Meteorological summer is just about over (June-August) and what better time to check out the newly released winter forecasts from two very popular sources, the Old Farmer's Almanac and its off-spring the Farmer's Almanac.That's right, they both exist but as two entirely different entities. Both create winter forecasts and each sees a nasty winter coming that includes the Midwest.
The "Old Farmer's Almanac" dubs the 2019-20 winter as OUT COLD, saying (GET READY FOR SHIVERS, SNOWFLAKES, AND SLUSH! BIG CHILLS AND STRONG STORMS WILL BRING HEAVY RAIN AND SLEET, NOT TO MENTION PILES OF SNOW)! Here's the geographic breakdown.
In many respects, this looks much like last winter when snow and cold overwhelmed the north half of the nation
Regarding the cold, the Old Farmer's Almanac has this to say, (In the U.S., prepare to shiver with below-normal winter temperatures from the Heartland westward to the Pacific and in the Desert Southwest, Pacific Southwest, and Hawaii but above normal winter temperatures elsewhere. The cold will continue through Valentine’s Day—providing the perfect excuse to stay indoors and snuggle! But be warned: Winter will not be over yet! For some parts of the country, frigid and frosty conditions will last well into spring, bringing little relief to the winter-weary. “This could feel like the never-ending winter, particularly in the Midwest and east to the Ohio Valley and Appalachians, where wintry weather will last well into March and even through the first days of spring,” says Almanac editor Janice Stillman).
As for snow, it sees it this way, (In the U.S., this winter will be remembered for strong storms bringing a steady roofbeat of heavy rain and sleet, not to mention piles of snow. The 2020 Old Farmer’s Almanac is calling for frequent snow events—from flurries to no fewer than seven big snowstorms from coast to coast, including two in April for the Intermountain region west of the Rockies.This snow-overload will include storms pummeling Washington state and points eastward across the northern-tier states into Michigan. For the normally rain-soaked Northwest, this could mean a repeat of last winter’s record-breaking extremes, including the Snowpocalypse that dumped 20.2 inches on Seattle in February.The middle of the country and New England can bank on a slush fund, as “more wet than white” conditions will leave sludgy messes that freeze during the overnights. Meanwhile, much of the Deep South will be saturated by soakers. As winter rages, the tip of the nice-berg will be Florida, the Gulf Coast, and Texas, which will bask in pleasant weather).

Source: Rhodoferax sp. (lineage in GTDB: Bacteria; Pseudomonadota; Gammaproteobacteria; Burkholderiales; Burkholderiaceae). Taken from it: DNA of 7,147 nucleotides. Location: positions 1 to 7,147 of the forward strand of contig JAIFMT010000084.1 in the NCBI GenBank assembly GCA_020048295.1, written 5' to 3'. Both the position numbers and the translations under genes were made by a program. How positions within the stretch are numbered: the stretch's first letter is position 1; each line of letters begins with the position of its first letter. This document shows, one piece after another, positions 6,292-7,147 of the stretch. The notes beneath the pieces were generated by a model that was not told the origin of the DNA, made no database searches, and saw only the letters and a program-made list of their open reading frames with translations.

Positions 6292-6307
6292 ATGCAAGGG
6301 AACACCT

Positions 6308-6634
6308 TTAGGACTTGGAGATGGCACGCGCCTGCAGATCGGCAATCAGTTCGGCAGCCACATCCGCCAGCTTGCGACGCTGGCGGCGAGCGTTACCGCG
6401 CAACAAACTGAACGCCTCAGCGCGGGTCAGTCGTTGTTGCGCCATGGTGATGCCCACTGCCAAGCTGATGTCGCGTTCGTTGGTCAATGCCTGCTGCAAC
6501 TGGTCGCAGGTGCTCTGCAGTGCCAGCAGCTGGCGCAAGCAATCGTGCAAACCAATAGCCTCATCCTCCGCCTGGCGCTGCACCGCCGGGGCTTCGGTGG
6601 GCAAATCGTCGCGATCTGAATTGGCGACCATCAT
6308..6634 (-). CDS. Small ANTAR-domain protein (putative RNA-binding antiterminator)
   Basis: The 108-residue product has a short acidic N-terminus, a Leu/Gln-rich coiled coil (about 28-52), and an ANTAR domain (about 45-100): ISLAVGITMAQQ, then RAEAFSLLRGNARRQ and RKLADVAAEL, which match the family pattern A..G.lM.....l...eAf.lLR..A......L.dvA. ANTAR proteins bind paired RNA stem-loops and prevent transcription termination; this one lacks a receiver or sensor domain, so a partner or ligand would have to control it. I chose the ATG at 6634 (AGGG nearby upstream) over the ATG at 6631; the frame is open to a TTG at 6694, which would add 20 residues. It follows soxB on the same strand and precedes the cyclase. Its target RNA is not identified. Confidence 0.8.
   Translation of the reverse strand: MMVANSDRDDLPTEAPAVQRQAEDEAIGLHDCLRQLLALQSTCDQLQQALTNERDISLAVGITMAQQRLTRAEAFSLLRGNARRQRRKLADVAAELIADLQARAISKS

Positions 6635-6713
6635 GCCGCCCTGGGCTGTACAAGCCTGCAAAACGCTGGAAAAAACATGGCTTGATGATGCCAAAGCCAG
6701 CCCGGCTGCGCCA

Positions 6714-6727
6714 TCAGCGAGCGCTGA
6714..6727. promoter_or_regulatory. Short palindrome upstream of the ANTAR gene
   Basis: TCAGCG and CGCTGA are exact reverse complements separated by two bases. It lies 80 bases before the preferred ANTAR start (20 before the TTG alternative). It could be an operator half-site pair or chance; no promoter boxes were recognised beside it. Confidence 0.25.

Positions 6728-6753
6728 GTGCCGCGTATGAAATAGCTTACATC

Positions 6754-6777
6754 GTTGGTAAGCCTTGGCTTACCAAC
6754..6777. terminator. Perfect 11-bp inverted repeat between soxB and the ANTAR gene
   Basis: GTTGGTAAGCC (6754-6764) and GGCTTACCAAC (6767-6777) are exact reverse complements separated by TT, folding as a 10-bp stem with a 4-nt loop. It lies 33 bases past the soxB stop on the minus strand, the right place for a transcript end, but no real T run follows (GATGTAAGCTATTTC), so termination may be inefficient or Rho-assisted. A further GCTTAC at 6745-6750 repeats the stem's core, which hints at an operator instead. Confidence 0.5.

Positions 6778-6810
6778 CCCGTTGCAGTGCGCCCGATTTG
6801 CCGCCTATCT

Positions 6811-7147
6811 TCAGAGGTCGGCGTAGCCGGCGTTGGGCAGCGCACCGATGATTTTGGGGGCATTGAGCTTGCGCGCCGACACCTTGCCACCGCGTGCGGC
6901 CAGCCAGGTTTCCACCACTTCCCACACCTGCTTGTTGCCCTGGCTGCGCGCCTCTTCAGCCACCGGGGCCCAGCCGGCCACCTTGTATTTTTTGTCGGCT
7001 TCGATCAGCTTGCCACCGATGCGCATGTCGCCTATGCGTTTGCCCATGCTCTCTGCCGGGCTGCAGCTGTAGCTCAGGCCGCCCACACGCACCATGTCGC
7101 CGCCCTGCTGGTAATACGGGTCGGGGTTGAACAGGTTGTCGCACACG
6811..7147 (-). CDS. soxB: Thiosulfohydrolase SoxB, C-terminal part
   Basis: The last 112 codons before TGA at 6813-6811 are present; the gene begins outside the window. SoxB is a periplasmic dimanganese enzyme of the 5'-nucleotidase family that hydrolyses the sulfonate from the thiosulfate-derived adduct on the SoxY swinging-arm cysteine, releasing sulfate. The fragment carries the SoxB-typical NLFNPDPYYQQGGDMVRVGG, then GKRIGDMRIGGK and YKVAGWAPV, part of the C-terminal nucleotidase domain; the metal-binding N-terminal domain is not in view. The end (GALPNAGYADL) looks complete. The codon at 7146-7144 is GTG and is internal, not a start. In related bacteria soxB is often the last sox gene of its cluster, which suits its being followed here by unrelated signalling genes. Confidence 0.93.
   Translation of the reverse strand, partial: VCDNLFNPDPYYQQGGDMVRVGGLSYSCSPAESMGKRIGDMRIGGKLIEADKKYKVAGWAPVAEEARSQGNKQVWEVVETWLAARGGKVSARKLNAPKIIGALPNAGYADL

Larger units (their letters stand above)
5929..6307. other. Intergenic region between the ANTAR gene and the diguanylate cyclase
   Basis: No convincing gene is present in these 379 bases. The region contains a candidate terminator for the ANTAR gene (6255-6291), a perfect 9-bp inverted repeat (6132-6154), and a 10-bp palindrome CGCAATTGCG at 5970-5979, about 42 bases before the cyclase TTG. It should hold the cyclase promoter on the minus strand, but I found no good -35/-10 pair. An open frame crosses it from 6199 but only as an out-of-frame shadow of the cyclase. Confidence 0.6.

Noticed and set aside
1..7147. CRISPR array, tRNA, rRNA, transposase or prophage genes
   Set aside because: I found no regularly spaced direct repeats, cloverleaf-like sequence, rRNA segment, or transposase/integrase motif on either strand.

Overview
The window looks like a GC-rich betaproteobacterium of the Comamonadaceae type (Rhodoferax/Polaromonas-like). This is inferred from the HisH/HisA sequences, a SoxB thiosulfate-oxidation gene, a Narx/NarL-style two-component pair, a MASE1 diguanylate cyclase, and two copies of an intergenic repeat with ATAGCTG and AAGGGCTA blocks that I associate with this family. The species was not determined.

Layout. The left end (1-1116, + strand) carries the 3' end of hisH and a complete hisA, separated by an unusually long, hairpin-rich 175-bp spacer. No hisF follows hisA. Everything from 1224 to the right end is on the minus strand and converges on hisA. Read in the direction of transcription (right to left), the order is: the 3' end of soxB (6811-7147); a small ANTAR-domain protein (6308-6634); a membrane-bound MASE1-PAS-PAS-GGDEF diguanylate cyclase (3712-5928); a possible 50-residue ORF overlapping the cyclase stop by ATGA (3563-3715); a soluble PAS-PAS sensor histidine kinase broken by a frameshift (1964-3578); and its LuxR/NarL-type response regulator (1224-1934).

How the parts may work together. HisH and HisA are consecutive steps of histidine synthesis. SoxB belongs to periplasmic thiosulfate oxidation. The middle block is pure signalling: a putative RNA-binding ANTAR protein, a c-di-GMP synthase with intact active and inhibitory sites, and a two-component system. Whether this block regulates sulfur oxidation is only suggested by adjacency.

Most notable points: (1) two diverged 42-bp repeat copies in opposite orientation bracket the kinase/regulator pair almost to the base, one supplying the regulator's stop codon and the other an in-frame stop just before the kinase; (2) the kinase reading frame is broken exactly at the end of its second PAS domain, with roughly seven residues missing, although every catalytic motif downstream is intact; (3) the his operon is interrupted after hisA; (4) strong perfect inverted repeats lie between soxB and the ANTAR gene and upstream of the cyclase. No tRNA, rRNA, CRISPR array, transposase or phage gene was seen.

Let's move on to the Farmer's Almanac
The guru's there pose this question, "Are you ready for another winter ride, full of chills and thrills?! According to the 2020 Farmers’ Almanac, this winter will be filled with so many ups and downs on the thermometer, it may remind you of a “Polar Coaster.” Here's the expected highlights. Frigid and snowy is the screaming message here in the Midwest.
They say this about the cold. The biggest drop—with the most free-falling, frigid temperatures—is forecasted to take hold from the northern Plains into the Great Lakes. The Northeast, including the densely populated corridor running from Washington to Boston, will experience colder-than-normal temperatures for much of the upcoming winter. Only the western third of the country will see near-normal winter temperatures, which means fewer shivers for them. According to the Farmers’ Almanac’s winter prediction, the coldest outbreak of the season should arrive during the final week of January and last through the beginning of February.
As for snow, and ice, the Farmer's Almanac calls for above-normal winter precipitation over the eastern third of the country as well as the Great Plains, Midwest, and the Great Lakes. The Pacific Northwest and Southwest should see near-normal precipitation. With colder-than-normal temperatures in the Northeast and above-normal precipitation expected, our outlook forewarns of not only a good amount of snow, but also a wintry mix of rain, and sleet, especially along the coast.
The 2020 edition also suggests a suspenseful start to January over the eastern half of the country. This may mean frequent free-falling precipitation as well as strong and gusty winds. January 4–7 and 12–15 could, depending on where you live, mean copious amounts of snow, rain, sleet, and ice.And for those who live northeast of the Texas Panhandle to the western Great Lakes, watch out for what could prove to be a memorable storm producing hefty snows for the Great Plains during the third week of January. This system will cause temperatures to plummet and drag the coldest Arctic air across the rest of the country into the beginning of February.
If those two forecasts don't have you shaking in your snow boots, I don't know what would. If you're wondering, the success rates of the two almanacs is claimed by the editors to be near 80%. Considering my area is part of an outlook that stretches across 10 very large states, chances are good that somewhere in there the forecast will be right. Just saying! Anyway, if you want more both almanacs are available on the shelf and the internet. Roll weather...TS